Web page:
Log in

No account? Create an account

Previous Entry | Next Entry

Wild Yeast is a success! BREAD BLATHER.

Okay, m'foodies n m'bakers, let's talk shop.

I've mentioned in the past my grandma's 30+ year old sourdough starter and how I used to have a chunk of it back when I was a teenager. (I also went on a Mormon Youth Conference trip at the age of 14 to Navoo and bought an old pioneer cookbook that had loads of sourdough recipes, and spent a lot of time making chocolate sourdough cakes, sourdough breads, French bread with the starter cast offs, etc.) I like baking, is what I'm getting at. I've gotten out of the habit, and want to pick it up again. Now that I have the Fancy Sandwich Maker - IT'S ON SALE GUYS - I'm all about what bread can I melt some cheese and stuff on.)

If you're not familiar with the basics of baking, yeast is everywhere. It's just a microorganism that lives all over the place. You can buy it from the store freeze dried or slowed down in chilled cakes, or you can grow your own. Most modern starter recipes have you begin with a package of yeast, water, and flour. FOOLS. That's like filling your sink with bottled water. Here's how I did it, methodology from an old cookbook I dug up.


Day One:

Getcha a Mason jar or other glass or ceramic jar that can be covered/closed. DO NOT USE METAL. Never proof yeast of any kind in metal. It dampens the ability for it to make a proper sponge. AFTER that it's okay to mix the bread in metal, just not the proofing/sponge stage. I stick to Old School methods of the pottery Bread Bowl of my ancestors.

In this jar/crock you will add 2 Tablespoons of WHOLE GRAIN FLOUR (spelt, rye, whole wheat - I love love love Bob's Red Mill brands. They can be pricey, but man, do they taste amazing) and 2 Tablespoons of fruit juice. This should be something acidic like orange juice or pineapple juice. I had a pineapple, so I cut it up for the family and poured the dripping juice into a Tupperware container for just this purpose. Mmmm. Whisk it together with a fork, close the lid, and let it sit at room temperature for 24 hours. (The wild yeast is on the grain - if you bought wheat berries and ran that through a mill/coffee grinder, you would end up with the same results.)

Day Two:

On top of the liquidy-looking mix add another 2 TBSP of whole grain flour (I stuck with spelt) and 2 TBSP of juice. Stir well, cover. (It might look a little bubbly, or it might look like mush. This is fine.)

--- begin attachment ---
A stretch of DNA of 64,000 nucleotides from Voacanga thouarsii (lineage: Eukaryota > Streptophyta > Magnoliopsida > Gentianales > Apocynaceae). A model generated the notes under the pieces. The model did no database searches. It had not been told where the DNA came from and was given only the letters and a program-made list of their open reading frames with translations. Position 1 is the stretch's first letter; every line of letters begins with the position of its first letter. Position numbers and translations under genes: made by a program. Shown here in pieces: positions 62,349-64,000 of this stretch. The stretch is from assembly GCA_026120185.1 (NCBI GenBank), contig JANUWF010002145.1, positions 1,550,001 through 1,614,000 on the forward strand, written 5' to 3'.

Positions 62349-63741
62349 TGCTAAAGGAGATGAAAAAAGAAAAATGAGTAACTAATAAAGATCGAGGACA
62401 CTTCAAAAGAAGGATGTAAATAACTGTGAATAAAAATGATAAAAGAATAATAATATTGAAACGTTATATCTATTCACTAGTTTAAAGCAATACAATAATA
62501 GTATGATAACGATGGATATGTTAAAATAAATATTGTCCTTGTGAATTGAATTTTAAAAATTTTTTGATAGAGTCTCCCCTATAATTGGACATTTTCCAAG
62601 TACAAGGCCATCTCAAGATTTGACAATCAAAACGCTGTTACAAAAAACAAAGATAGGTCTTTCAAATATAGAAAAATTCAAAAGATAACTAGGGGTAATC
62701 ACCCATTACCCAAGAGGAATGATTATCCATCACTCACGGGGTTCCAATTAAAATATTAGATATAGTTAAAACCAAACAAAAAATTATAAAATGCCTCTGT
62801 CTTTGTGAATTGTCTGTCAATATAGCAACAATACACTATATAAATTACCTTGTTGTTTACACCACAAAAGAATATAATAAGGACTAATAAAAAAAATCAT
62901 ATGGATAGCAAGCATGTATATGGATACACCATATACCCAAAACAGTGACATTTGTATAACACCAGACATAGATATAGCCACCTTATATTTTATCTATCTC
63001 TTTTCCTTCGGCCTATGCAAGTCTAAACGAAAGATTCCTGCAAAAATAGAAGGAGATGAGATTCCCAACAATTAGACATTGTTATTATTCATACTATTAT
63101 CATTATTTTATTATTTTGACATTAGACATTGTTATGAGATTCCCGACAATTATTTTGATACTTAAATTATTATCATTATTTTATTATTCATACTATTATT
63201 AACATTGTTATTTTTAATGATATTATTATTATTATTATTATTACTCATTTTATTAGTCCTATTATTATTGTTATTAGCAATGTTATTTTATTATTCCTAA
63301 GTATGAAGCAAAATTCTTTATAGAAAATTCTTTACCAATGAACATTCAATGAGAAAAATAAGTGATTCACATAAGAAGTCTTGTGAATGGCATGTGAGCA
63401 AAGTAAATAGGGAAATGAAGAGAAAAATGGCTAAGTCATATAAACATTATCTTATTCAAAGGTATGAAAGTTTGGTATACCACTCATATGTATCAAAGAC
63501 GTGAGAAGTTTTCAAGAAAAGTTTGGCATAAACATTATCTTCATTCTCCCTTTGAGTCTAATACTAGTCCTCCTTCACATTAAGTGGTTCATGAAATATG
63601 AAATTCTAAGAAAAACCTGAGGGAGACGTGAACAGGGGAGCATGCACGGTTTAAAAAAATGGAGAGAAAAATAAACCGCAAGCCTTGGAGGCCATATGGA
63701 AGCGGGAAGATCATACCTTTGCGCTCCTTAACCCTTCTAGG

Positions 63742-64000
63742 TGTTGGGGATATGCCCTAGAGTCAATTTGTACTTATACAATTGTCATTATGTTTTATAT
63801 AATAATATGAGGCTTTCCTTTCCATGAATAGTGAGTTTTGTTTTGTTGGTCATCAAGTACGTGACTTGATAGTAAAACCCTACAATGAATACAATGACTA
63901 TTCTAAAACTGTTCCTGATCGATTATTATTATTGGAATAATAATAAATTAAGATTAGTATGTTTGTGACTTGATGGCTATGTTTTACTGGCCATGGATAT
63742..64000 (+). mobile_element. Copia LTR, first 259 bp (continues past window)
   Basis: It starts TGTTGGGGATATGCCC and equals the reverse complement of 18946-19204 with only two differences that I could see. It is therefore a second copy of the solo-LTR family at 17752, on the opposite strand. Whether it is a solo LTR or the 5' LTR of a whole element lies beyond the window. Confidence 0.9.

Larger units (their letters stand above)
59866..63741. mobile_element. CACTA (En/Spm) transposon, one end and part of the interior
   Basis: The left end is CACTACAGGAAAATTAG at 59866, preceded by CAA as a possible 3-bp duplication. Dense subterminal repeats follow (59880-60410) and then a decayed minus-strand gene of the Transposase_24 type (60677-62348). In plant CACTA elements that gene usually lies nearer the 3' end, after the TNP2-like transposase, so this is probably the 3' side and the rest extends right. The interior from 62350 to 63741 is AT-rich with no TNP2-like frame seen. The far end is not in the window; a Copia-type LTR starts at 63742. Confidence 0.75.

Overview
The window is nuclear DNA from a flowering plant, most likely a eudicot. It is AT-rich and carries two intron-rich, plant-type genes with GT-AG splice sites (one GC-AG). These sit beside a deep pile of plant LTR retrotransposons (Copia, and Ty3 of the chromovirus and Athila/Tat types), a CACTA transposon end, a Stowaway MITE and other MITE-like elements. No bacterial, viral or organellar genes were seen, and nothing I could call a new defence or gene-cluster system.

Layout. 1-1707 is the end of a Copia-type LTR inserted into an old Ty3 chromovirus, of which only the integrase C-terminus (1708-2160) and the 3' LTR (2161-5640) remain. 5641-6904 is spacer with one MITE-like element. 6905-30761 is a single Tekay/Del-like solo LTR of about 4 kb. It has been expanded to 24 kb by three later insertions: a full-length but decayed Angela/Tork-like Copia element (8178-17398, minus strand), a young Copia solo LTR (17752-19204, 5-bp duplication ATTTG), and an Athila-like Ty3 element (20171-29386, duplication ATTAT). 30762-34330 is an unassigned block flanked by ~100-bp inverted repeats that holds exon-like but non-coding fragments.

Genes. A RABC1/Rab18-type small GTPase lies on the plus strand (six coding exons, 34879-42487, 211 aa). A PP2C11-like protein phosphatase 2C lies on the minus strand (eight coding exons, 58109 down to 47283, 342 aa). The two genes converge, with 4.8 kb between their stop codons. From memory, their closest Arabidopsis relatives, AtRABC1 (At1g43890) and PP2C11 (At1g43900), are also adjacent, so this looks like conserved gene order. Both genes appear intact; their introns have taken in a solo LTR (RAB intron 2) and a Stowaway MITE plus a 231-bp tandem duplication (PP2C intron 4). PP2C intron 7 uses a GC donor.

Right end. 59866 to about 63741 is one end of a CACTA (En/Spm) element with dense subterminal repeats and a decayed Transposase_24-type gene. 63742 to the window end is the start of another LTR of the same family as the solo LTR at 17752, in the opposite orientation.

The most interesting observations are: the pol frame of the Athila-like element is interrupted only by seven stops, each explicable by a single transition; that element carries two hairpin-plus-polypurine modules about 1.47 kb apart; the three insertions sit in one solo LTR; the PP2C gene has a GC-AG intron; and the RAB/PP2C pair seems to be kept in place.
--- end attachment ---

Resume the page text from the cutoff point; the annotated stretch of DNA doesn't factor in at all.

Day Three:

Repeat the 2 TBSP each of whole grain flour and juice. Stir well, cover, let it sit on the counter for 24 hours. You might notice that the starter looks like it's separating into solid and liquids. That is what you want - that's the fermentation happening! HOORAY AND CONGRATS.

Day Four:

Get ready for magic. Stir it down first (hopefully you're seeing more liquid sitting on top. Don't panic if you're not. Give it a few more days.) Measure out 1/4 C of this starter and set aside. Toss the rest (notes on this after!!). To your 1/4 C you saved add: 1/4 C flour - go for something like All Purpose at this point. You need something with a lower pH like AP flour, not the high protein of whole wheat/rye. Also add 1/4 C filtered or spring water, NOT TAP. (there are enough beasties in your tap water to throw this off.)

Mix well, cover, let sit on the counter.

Repeat Day Four's instructions until you see that it's bubbling and growing up the sides. IF IT LOOKS LIKE IT'S GONE FLAT AND DEAD, do not worry. Add 1/4 tsp. of apple cider vinegar to drop the pH to where the yeast get active again alongside your 1/4 C AP flour and filtered water.

The longer you feed it and let it sit on the counter - I'm going two weeks with non-refrigeration, so I'm repeating Day Four's instructions every day until it goes into the Frigidaire - the better developed the flavor will be. Then you refrigerate it in order to slow down the yeasts, and simply feed it before you plan on using it. (Say you're going to need 2 C of starter for your sponge making? You'd add 2 C AP flour and 2 C filtered water to your starter the day before so it would grow and develop. Then you're not using ALL of it and have some left to keep going. DO THIS AFTER YOU'VE GROWN IT FOR A WEEK OR TWO. You have to be patient to get the best flavor.)

Things to watch out for:
  • If at ANY TIME your starer is PINK, throw it out. That is not bread yeast, but a dangerous and deadly bacteria not unlike botulism.
  • You want your kitchen/where you're letting this grow to be at least 70F or 24C. Colder and you'll stunt the growth. (Warm rooms will speed it up, so that's not a problem. I'm in Texas, it's 104F this week.)
  • you could eliminate the juice and just use water if you don't have it, but the juice adds both sugar and inhibits Bad Bacteria Growth (You only use the juice for the first 3 days, remember)
  • Before refrigerating your established starter, add a ROUNDED 1/4 C AP flour and 1/4 C filtered water to make it thicker, stir well, let sit for about 2 hours, THEN refrigerate.

What to do with those discards as you grow your starter
  • Make another container of starter to share with a loved one!
  • Add to your favorite pancake/waffle/muffin recipe, let sit for few minutes, then bake off
  • mix in to corn bread for the moistest corn bread of your life
  • add to doggy treat dough (good for dog tums!)
  • make banana bread with it (just add to your recipe) or any other quick breads like Naan! Mmmm.
  • pour down the sink and feel ashamed of yourself. (Hahaha, I'm kidding.)

Now you have your ready-to-bake-with starter, now what?
NOW YOU MAKE THE BEST BREAD OF YOUR LIFE. But you're going to have to continue to exercise patience. The best bread comes from sponge (before you add in all the flour and knead before shaping) that has been allowed to sit and rise for hours. When I make pizza dough, for example, I prefer mixing the sponge the night before and letting it proof in the fridge all night long (all night!) before baking it off the next day, ditto for bread dough. If you can get into the habit of this, you'll find that your bread has so much more flavor. MMMM!